Drip. Drip. Drip. The average American household wastes more than 10,000 gallons each year from easy-to-fix water leaks—that’s the amount of water needed to wash 270 loads of laundry. If that doesn’t seem like a lot, consider that across the country, easy-to-fix household leaks can add up to more than 1 trillion gallons of water lost every year.
That’s why the City of Greeley U.S. Environmental Protection Agency (EPA) is encouraging homeowners to find and fix leaks during the annual Fix a Leak Week, March 18 through March 24. Sponsored by EPA’s WaterSense® program, Fix a Leak Week reminds homeowners of the easy steps they can take to help save water in their community now and for future generations.
The City of Greeley has partnered with Home Depot to bring you a Fix a Leak Week workshop on Saturday, March 23rd at 2:00 p.m. at Greeley’s Home Depot store at 2815 35th Avenue. Come learn how to repair simple household leaks. Come to the workshop and can win great prizes, including cool “Never Waste” water bottles and the grand prize of a 0.8 gallons per flush toilet.
Fixing household leaks not only saves water but also reduces water utility bills—by about 10 percent. Be for water and start saving today with three simple steps: Check. Twist. Replace.
First, check your home for leaks. An easy way to start is to examine your winter water use. If winter use exceeds 2,000 gallons per month per person, , you probably have leaks. Walk around your home with eyes and ears open to find leaks, and don’t forget to check pipes and outdoor spigots. You can also detect silent toilet leaks, a common water-wasting culprit, by adding a few drops of food coloring to the toilet tank and waiting 10 minutes before flushing. If any color appears in the bowl during that time, your toilet has a leak. Visit www.epa.gov/watersense for do-it-yourself repair tips or contact a plumber.
Apply pipe tape to be sure plumbing fixture connections are sealed tight and give leaking faucets and showerheads a firm twist with a wrench. If you can’t stop those drops yourself, contact your favorite plumbing professional. For additional savings, twist a WaterSense labeled aerator onto each bathroom faucet to save water without noticing a difference in flow. Faucet aerators cost a few dollars or less and can save a household more than 500 gallons each year—the amount of water it takes to shower 180 times!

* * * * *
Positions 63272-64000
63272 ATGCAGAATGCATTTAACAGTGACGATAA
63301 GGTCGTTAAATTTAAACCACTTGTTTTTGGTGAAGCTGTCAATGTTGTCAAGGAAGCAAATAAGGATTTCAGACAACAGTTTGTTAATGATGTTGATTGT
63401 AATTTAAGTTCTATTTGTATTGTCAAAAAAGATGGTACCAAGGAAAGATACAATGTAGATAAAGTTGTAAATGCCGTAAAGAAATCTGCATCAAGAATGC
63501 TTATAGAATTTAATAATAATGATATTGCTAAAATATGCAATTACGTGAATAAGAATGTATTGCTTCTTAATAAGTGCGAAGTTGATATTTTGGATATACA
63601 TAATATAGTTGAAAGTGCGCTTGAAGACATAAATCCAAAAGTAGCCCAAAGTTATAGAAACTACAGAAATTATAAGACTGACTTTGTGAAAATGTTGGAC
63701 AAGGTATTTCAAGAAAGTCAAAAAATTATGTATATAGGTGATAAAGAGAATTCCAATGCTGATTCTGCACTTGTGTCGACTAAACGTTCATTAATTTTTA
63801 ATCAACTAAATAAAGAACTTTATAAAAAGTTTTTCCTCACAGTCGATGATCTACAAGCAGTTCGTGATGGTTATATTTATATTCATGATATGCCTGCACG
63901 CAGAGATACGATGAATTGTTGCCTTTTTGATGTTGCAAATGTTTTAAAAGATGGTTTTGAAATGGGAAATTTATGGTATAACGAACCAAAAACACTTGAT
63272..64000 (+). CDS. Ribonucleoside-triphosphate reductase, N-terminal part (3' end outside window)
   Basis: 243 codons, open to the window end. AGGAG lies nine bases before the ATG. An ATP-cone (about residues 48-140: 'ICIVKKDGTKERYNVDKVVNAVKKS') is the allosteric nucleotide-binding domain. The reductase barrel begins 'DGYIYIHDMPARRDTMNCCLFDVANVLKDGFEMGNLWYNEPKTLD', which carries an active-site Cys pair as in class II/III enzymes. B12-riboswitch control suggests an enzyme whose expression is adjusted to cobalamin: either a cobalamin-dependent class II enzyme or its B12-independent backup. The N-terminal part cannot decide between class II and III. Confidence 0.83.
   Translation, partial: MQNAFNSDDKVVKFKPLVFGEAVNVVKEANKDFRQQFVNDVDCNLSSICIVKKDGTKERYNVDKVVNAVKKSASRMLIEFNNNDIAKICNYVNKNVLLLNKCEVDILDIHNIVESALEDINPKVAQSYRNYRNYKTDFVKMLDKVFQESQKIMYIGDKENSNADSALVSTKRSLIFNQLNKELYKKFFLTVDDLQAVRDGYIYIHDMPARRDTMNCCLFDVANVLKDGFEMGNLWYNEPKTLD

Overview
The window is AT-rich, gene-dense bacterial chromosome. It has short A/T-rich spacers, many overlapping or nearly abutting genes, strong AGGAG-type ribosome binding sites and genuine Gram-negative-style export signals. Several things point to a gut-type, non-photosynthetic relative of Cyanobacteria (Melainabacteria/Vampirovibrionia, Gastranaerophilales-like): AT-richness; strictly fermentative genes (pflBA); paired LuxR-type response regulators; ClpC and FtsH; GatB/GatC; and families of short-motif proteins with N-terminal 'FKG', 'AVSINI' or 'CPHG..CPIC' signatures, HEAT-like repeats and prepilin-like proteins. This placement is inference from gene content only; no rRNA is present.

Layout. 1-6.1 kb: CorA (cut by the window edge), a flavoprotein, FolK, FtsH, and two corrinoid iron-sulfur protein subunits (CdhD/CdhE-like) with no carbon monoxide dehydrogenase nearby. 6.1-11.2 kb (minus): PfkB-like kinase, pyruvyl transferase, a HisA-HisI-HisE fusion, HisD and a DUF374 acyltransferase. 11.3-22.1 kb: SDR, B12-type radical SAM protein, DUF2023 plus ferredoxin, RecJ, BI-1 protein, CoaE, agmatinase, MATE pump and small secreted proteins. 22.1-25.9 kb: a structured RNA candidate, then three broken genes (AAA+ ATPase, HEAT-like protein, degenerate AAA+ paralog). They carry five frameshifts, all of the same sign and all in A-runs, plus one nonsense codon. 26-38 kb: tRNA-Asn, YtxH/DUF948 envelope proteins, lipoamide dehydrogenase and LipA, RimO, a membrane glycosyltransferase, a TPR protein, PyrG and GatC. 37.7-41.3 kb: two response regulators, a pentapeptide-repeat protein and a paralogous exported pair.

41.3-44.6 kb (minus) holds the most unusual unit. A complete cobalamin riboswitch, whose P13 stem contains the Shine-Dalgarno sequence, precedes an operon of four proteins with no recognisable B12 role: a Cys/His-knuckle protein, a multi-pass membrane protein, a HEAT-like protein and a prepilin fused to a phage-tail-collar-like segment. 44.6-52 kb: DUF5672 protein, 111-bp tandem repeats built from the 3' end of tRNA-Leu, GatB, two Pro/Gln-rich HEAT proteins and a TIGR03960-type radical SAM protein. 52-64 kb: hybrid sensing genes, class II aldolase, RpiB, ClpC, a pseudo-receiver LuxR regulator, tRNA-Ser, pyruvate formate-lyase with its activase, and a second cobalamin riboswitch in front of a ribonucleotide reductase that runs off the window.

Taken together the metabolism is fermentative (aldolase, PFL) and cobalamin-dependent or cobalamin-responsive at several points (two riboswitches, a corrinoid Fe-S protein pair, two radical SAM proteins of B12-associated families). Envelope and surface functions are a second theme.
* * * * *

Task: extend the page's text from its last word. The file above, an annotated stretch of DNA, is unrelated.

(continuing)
If you just can’t nip that drip, it may be time to replace the fixture. Look for WaterSense labeled models, which use at least 20 percent less water and are independently certified to perform as well or better than standard plumbing fixtures. Replacing an old, inefficient showerhead with a WaterSense labeled model will shrink your household’s water footprint by 2,900 gallons annually while still letting you shower with power, thanks to EPA’s efficiency and performance criteria. With less hot water passing through, WaterSense labeled showerheads can also save enough energy to power a television for a year.
Want to do more? Join thousands of your neighbors by supporting the We’re for Water campaign, organized by WaterSense. Visit www.epa.gov/watersense and take the I’m for Water pledge or “like” WaterSense on Facebook to share why you’re for water and learn more water-saving tips: www.facebook.com/EPAwatersense. You can also connect with Greeley’s Water Conservation program on Facebook and Twitter.
For more information and tips about how to save water during Fix a Leak Week, visit http://www.epa.gov/watersense.